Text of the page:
Our objective was to reproduce and confirm the benefits to the clinical effects of intrauterine injection of hCG before embryo transfer on the pregnancy rates in the IVF cycles at our reproductive centre.

Methods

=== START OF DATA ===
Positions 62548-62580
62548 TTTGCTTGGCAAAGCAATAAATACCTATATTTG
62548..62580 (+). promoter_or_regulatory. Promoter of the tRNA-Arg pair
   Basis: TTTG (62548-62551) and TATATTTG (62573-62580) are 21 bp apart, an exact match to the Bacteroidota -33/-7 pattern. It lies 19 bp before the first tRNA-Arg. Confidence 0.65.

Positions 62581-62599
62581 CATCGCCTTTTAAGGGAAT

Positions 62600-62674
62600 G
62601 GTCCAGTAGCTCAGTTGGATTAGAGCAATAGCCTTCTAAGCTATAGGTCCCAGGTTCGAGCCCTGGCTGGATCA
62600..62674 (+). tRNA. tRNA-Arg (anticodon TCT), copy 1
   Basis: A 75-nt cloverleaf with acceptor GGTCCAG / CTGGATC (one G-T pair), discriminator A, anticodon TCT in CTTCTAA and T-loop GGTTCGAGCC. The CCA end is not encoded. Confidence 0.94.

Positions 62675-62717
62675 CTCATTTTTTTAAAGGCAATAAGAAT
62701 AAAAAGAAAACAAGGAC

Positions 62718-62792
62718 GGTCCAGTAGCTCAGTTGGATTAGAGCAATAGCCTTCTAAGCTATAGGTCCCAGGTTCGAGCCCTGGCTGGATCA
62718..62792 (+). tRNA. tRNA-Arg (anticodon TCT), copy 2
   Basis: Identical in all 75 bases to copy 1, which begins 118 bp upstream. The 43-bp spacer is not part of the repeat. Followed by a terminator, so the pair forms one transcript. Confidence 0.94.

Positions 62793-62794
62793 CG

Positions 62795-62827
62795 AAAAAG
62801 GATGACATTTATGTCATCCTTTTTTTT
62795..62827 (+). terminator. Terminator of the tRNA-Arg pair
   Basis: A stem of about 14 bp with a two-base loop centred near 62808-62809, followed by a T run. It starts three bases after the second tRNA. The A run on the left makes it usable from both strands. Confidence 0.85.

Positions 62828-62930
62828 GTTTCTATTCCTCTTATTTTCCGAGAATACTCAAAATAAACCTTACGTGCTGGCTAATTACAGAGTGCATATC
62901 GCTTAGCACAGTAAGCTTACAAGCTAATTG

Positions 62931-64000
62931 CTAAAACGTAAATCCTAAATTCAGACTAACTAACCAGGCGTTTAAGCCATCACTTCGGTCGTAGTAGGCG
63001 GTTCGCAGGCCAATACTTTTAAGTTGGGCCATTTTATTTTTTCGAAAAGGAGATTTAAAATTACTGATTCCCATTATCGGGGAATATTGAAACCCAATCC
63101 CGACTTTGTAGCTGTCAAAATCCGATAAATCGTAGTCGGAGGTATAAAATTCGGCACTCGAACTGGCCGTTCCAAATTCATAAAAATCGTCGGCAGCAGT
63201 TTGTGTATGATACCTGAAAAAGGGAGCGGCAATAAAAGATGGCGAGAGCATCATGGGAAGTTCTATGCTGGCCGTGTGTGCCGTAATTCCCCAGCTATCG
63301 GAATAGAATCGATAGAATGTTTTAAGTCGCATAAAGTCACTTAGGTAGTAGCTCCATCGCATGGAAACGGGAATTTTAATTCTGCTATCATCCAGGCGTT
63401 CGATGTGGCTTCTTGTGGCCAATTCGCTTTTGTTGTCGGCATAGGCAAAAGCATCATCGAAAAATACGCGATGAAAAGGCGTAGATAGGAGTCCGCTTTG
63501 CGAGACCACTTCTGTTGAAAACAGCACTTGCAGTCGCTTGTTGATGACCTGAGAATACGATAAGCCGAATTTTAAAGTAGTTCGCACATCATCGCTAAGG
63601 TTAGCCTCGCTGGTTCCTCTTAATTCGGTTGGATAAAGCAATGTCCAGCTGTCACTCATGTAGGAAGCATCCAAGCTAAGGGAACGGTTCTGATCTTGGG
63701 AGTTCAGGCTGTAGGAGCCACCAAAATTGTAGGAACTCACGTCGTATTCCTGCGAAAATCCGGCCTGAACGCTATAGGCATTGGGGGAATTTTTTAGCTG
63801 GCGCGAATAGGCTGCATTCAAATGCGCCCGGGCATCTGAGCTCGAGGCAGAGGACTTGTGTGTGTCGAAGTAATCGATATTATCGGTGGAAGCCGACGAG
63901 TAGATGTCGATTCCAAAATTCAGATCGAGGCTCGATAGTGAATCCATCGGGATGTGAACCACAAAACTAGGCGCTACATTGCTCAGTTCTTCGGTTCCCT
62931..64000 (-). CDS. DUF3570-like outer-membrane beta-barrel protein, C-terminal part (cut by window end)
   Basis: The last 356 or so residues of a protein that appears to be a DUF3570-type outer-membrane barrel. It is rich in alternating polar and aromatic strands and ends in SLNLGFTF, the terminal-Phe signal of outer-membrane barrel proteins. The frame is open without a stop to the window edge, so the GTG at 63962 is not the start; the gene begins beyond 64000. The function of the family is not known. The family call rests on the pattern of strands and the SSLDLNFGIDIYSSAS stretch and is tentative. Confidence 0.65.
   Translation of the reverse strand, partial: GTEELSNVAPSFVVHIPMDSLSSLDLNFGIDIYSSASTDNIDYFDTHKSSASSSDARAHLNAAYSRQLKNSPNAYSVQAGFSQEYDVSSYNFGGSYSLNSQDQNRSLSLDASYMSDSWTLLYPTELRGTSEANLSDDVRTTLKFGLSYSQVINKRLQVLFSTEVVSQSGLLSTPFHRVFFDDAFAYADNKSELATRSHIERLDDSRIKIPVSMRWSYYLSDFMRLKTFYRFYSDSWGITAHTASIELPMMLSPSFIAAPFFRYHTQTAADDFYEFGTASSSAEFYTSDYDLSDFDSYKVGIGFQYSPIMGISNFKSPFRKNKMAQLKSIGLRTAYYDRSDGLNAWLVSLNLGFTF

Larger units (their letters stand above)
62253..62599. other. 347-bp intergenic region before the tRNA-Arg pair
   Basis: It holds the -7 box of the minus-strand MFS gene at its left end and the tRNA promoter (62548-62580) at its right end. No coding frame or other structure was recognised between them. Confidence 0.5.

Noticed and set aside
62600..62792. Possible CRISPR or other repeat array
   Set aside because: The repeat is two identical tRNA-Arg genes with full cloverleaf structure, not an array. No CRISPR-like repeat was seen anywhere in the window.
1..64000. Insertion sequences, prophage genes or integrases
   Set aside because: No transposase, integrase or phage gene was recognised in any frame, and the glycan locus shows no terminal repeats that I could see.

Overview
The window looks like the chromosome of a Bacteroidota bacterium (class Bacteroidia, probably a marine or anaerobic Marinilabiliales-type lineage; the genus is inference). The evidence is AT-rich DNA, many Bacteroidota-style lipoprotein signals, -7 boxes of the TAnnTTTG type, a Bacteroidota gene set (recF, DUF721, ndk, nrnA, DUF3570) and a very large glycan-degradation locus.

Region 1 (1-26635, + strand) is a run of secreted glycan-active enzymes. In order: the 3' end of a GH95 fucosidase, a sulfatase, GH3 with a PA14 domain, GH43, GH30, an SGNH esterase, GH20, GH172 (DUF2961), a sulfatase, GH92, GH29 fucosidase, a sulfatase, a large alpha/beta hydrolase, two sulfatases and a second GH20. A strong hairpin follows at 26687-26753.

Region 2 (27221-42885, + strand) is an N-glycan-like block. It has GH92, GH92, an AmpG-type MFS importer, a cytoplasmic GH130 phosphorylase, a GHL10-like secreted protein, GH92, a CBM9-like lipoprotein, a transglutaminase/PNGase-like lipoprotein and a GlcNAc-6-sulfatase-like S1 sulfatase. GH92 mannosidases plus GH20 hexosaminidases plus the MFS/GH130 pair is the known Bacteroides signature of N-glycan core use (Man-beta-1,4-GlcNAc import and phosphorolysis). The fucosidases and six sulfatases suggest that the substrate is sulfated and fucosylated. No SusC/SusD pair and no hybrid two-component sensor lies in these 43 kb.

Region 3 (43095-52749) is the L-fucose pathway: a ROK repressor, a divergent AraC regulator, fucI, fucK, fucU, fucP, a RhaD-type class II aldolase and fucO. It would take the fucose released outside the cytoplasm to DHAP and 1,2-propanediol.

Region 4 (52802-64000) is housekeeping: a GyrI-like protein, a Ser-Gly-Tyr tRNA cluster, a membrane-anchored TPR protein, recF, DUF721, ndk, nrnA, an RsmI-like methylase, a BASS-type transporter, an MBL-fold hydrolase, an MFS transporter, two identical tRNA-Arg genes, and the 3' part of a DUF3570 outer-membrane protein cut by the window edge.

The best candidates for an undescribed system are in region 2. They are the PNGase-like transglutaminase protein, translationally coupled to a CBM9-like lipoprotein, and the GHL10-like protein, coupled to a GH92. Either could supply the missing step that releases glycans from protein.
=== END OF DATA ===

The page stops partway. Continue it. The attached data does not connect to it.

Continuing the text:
This study was a prospective observational study that was approved by the internal board and ethical committee. A total of 210 infertile women under the age of 40 who had an indication for an IVF/ICSI cycle were enrolled in the study. The exclusion criterion was azoospermia. The study subjects were recruited voluntarily. A simple randomisation sample and assignment was generated in a computer-based program. All of the patients were counselled, and a written informed consent was obtained from all of the participants in this study. The screening process for enrolment was conducted during scheduled medical appointments in the PROCREA reproductive centre, and the patients were followed until a pregnancy test; if the pregnancy test was positive, then the pregnancy outcomes were followed. The data collection was prolective. We observed two groups; one group (n 101) was injected with 500 UI of intrauterine hCG before embryo transfer. The second group (n 109) did not receive the administration of hCG. The ovarian stimulation regimen chosen was an uncontrolled variable because the regimen chosen was indicated based on individual patient characteristics. Consecutive patients were assigned with simple randomisation. The preparation of the intrauterine injection of hCG that is described by Mansour’s technique consisted of adding 500 UI of hCG (Choragon, Ferring Pharmaceuticals) to 1 mL of culture media (G2, Vitrolife). Our dilution was prepared to obtain a dose of 500 UI of hCG with the lowest level of medium. The hCG for intrauterine injection was prepared by adding 0.2 mL of tissue culture media (G2) to one vial that contained 5,000 IU of hCG. Fecundation was made with conventional in vitro fertilisation or with intracytoplasmic sperm injection according to medical indication. Fresh or vitrified embryos were used. The embryo transfers were performed upon cleavage status (day 3). ASRM guidelines for the number of embryos to be transferred in the in vitro fertilisation cycles were used.